The SEC’s latest enforcement action was a result of Healthcare Services Group failing to record certain loss contingencies in accordance with GAAP (ASC 450 or FAS 5) in order to meet research analysts’ estimates. However, what may have initially caught the SEC’s attention was that the company rounded up in 12 of the 19 quarters most recently reported. It is likely the SEC used these results to inquire into HSC’s accounting practices, which led to them uncovering the GAAP violations. In particular, Anita Bandy, associate director of SEC Enforcement, said: “It is critical for public companies to ensure that accounting judgments, including those involving loss contingencies, are not being used to manage earnings and distort financial statements.”
Key takeaways from the SEC’s announcement and recent case experience are as follows:
- The SEC’s enhanced resources in data analytics helps them identify potential issues that “open the door” into investigating a company’s financial reporting.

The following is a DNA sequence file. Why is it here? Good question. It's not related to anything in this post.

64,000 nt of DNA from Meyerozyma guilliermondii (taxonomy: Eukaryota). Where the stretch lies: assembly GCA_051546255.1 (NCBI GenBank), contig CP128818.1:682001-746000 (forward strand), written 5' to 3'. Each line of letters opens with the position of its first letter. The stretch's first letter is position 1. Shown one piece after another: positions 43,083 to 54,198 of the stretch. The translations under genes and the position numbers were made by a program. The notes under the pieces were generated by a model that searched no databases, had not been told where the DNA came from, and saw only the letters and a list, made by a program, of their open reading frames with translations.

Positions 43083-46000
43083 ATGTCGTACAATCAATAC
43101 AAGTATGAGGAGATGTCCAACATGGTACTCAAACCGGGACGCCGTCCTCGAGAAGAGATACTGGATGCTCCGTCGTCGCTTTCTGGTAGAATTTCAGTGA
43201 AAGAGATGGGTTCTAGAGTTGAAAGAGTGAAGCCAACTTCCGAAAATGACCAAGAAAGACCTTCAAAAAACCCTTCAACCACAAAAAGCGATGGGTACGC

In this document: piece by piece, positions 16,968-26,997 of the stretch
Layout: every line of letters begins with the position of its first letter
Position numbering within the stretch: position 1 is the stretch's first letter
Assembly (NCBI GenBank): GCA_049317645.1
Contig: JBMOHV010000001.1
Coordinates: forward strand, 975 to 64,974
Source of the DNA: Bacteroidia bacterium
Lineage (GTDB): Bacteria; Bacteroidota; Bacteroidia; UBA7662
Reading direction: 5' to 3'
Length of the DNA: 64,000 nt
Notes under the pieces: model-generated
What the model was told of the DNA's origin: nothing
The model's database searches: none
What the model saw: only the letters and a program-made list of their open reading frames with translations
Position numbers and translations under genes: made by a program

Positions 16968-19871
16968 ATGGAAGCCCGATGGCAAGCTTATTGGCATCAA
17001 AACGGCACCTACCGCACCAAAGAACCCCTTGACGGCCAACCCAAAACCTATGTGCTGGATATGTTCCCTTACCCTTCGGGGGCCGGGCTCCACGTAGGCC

- Companies need to continue to enhance their internal controls around performing appropriate analyses that support recording, or in some cases, not recording certain quarter end entries.
- Specifically, when companies calculate and report EPS, if the result is rounded up (i.e., 0.5 cents or more) and therefore potentially very sensitive to downward, even quantitatively “immaterial” adjustments, they should ensure underlying estimates are sufficiently documented and supported if challenged.
- Even if accounting transactions are in accordance with GAAP, companies may have disclosure obligations regarding certain accounting practices, e.g., channel stuffing, pull aheads. For companies with external reporting obligations, it is important to have disclosure controls and procedures in place to ensure compliance with the SEC as they will differ from internal control over finance reporting (ICFR).